In generating keys for a new hidden service, and the corresponding .onion address, does the tor client check for collision with existing .onion addresses? The process being so fast, I can't imagine how it could. Or instead, does it rely only on luck, in that the address space (280~1024) is so much greater than the number of published addresses?

Also, how many hidden service addresses have been published? Is it on the order of 107? As I recall, each of those ~106 Mevade slaves created a hidden service, and that's the largest known influx. Yes? I'm guessing that far more have been generated in seeking vanity addresses, but most have never been published.

2 Answers 2



As there are 32^16 possible addresses, such a collision is astronomically unlikely. In any case, there's no way of knowing if someone else has the same hidden service, just happens to be offline; there's no way of knowing whether another entity with the same HS key is actually you (from a previous session, or another machine etc).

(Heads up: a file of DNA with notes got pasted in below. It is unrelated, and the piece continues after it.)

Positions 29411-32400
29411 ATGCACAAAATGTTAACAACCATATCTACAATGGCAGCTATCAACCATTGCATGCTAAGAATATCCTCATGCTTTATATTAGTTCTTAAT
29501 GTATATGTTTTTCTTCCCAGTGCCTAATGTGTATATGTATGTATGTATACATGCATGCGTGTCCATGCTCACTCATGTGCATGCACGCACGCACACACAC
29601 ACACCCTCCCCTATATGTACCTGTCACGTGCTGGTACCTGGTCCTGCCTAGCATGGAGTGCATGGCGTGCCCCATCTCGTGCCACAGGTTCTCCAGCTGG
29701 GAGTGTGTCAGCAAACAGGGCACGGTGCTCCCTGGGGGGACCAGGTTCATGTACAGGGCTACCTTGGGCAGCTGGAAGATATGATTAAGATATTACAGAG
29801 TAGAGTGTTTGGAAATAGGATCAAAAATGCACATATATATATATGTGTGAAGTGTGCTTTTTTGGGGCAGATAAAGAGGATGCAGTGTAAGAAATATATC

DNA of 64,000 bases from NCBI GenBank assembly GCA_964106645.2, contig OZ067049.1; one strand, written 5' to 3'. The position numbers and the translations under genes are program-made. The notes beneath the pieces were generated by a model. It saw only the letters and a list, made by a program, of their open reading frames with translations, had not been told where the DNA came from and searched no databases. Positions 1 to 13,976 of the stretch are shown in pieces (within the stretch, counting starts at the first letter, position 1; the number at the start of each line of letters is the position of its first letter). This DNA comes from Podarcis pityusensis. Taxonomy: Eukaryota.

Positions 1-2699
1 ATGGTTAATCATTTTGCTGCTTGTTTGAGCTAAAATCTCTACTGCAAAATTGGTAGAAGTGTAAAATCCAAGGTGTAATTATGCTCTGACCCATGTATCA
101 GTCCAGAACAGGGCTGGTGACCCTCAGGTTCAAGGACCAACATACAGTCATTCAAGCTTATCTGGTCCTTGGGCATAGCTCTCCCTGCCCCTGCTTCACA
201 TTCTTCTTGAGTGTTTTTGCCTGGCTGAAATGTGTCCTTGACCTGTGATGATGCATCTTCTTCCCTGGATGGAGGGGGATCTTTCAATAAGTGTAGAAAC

If you happen to get the same onion, then you may have the same private key, which essentially means you get to "take over" that address, because any clients connecting to the previous onion URL may get redirected to your server instead. In practice, this will never, ever, ever happen accidentally. It takes many billions of intentional tries on powerful computers to even get half of the address correct.

No, the bots did not create their own hidden services. They connected to an existing one. Hidden services don't scale well, and if they all tried making their own, I believe it would cripple the network (or at least hidden services).

  • So, is your answer "no", that the tor client doesn't check, and just relies on luck? About Mevade, I vaguely remembered that slaves were creating hidden services, but don't have a cite. How many descriptors have been published?
    – mirimir
    Commented Aug 18, 2014 at 1:36

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